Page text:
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Cambridge Audio EVO 150 all-in-one player Review

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The Cambridge Audio EVO 150 at first glance is a network streamer and integrated amplifier and, while that would not be factually incorrect, it is that much and more. Its industrial design, highlighted by the borderless display screen (picture a resort hotel’s rooftop infinite pool viewed from above), serves not only its effusive functionality and connectivity but delivers stunning visual appeal. The display, bright and lustrous, can be dimmed, but why? It displays not only album cover artwork but all the features and available connections at one’s disposal.

Streamlined, the unit measures 12-9/16” wide by 3-1/2” high by14-5/8” deep and weighs in at a not-too-hefty 11.68 lbs. This reviewer managed to tote the EVO 150 with one hand and ably carried it about his home from room to room hooking it up to various sets of speakers and systems. Readers shall remember that for some time before the pandemic, I was travelling the world with my trusty Bel Canto s300 integrated amp in tow as it auto-switched voltage, so I could take it pretty much anywhere on planes in my rolling bag. With the slightly larger dimensions of the EVO 150, I know I can still make this work, even if it means designing a custom case.

There’s no wanting for power. As the name suggests, the EVO 150 delivers 150 watts per channel (8 ohms), which it does via Hypex NCore modules. Yes, it’s class D, and yes some will scoff, and for those who do, keep in mind that there’s a Pre-Out option to connect the amplifier of one’s choice, and for that matter via the analog aux inputs or the balanced XLRs one can bypass the internal DAC and use one of their choosing. It is the flexibility I find so appealing. But why would I want to even bypass any part of the EVO, because I can and am so taken with gear that can multi-task? That I can take the EVO 150 with me and just add speakers at a remote location/destination is something I find appealing. This modularity is and should be a hallmark of 21st-century design for others to aspire.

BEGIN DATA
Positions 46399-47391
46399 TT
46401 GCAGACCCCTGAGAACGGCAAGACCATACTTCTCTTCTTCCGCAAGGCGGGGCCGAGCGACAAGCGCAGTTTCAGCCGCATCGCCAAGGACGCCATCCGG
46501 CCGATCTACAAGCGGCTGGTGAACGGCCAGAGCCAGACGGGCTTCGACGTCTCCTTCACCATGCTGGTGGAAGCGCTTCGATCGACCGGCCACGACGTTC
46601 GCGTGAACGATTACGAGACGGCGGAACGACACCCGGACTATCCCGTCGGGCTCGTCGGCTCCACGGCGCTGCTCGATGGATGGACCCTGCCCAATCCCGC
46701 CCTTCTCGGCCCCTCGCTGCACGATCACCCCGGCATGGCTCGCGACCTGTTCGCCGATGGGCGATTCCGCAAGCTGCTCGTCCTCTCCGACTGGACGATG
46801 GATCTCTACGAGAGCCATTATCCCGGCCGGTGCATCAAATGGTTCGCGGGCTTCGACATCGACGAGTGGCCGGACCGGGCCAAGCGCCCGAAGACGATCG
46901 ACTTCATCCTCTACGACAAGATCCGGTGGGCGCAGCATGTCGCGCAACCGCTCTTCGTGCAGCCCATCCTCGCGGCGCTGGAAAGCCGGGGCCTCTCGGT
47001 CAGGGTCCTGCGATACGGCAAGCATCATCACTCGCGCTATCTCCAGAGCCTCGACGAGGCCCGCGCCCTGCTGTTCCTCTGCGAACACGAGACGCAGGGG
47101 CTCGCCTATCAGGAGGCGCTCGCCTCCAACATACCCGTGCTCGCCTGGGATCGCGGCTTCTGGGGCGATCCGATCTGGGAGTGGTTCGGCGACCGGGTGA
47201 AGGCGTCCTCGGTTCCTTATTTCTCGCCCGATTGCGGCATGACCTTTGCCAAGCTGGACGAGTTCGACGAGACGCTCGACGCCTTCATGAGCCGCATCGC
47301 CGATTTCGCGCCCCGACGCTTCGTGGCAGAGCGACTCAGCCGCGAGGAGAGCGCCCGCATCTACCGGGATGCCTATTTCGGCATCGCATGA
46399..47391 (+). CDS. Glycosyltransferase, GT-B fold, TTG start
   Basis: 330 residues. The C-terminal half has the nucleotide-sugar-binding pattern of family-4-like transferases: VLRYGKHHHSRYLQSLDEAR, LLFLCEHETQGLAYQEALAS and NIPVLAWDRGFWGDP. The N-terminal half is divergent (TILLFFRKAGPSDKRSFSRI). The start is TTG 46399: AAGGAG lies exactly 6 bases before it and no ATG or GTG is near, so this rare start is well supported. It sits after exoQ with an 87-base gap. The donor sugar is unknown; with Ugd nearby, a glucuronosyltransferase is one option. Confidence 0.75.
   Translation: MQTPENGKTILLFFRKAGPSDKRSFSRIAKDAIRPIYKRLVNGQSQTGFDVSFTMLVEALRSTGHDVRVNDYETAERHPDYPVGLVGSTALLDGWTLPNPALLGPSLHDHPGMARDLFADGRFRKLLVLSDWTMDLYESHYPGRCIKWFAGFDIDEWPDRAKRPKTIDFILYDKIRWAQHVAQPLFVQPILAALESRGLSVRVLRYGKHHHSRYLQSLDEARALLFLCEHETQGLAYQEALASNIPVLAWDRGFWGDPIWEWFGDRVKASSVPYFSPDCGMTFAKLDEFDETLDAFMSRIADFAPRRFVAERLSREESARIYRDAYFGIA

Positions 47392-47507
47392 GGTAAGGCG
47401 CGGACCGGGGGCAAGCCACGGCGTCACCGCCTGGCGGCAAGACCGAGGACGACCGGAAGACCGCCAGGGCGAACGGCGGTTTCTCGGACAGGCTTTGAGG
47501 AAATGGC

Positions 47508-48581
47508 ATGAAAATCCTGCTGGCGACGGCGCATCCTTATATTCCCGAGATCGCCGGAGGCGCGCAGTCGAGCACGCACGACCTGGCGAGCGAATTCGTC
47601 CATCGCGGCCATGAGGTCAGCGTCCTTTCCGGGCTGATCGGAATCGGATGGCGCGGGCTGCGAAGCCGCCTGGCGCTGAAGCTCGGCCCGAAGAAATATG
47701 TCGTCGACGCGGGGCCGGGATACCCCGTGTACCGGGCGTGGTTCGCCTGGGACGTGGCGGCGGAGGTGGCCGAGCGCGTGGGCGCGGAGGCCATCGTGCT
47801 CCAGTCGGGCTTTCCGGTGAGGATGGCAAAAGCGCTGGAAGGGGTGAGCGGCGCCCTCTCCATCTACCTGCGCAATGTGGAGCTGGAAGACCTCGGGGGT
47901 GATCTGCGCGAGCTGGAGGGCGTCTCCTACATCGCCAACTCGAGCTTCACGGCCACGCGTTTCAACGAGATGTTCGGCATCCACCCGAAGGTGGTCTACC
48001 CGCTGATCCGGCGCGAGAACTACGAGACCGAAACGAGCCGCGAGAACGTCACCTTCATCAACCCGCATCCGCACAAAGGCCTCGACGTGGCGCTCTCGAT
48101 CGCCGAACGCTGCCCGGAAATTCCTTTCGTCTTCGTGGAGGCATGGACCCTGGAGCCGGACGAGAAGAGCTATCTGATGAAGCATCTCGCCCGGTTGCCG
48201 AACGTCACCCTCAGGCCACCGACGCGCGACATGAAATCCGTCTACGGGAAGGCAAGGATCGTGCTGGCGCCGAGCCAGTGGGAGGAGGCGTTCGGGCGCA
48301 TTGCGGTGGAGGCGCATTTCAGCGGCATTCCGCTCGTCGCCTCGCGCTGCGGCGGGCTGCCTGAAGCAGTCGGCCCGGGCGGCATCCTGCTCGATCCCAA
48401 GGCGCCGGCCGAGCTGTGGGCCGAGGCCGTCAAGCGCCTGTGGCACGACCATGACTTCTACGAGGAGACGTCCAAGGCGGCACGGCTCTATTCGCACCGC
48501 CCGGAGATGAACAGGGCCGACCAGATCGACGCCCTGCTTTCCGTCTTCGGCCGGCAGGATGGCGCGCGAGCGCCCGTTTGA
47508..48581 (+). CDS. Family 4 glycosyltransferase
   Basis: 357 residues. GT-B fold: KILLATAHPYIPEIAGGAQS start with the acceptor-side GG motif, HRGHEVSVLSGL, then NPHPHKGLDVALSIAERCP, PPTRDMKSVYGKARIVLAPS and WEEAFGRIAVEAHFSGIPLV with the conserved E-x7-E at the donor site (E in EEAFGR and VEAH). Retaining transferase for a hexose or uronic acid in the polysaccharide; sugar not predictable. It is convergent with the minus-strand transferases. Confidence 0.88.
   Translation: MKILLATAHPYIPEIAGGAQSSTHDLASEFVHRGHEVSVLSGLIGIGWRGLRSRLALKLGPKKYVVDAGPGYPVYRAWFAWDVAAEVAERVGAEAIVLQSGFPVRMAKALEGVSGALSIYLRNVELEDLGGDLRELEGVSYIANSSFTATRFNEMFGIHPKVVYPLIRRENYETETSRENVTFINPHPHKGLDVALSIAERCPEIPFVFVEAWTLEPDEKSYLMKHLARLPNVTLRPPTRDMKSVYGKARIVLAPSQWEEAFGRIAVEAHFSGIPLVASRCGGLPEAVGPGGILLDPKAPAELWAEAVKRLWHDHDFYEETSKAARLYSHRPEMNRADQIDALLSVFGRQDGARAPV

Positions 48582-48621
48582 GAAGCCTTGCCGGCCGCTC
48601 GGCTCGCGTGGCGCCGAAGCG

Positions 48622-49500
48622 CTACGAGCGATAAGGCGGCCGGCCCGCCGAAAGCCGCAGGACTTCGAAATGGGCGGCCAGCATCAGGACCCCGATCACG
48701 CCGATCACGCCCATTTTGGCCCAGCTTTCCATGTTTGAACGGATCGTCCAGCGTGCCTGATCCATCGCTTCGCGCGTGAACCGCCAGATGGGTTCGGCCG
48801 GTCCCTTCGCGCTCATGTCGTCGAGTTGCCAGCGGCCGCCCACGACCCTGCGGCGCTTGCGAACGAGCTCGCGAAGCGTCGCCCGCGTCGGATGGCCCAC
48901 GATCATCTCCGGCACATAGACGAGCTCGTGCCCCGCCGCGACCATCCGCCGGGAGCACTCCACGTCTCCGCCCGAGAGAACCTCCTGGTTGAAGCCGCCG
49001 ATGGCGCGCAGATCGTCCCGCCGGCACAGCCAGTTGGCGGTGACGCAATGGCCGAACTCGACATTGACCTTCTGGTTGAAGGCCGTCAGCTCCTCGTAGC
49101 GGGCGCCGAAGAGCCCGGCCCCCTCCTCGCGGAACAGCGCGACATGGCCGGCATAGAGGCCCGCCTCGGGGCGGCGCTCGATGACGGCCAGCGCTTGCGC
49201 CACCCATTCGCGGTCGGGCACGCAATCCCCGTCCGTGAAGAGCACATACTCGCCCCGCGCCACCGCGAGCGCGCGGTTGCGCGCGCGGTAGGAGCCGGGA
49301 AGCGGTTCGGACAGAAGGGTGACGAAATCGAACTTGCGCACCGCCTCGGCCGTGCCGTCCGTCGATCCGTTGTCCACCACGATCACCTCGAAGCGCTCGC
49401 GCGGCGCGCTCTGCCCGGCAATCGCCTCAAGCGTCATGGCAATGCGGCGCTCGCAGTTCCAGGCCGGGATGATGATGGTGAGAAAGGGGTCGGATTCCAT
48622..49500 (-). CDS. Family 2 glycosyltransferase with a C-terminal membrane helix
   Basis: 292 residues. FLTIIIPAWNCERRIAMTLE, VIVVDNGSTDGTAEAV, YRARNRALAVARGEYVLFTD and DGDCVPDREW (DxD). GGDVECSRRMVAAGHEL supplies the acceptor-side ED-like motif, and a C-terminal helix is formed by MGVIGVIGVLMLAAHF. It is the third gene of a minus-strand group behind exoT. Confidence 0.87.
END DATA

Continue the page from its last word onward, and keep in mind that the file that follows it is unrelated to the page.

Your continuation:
While other manufacturers rely on 3rd party/OEM solutions for their bundled control apps, Cambridge Audio has gone to great lengths to design and develop their own: StreamMagic. I download the app on my iPhone and used it not only to set up the network (wired and/or wireless) but to configure the EVO 150 and then run it as well. Before anyone starts asking ‘Where’s the Remote Control?’ there is indeed one supplied with the unit. It is sleek, ergonomic, and controls a majority of functions but not all that the app can handle. The physical remote is more than suitable to change source inputs, select your top 3 Internet radio stations, your speakers (A/B/headphones). There’s even a headphone jack, which came in real handy when the EVO 150 was put to use on my desktop with my computer system.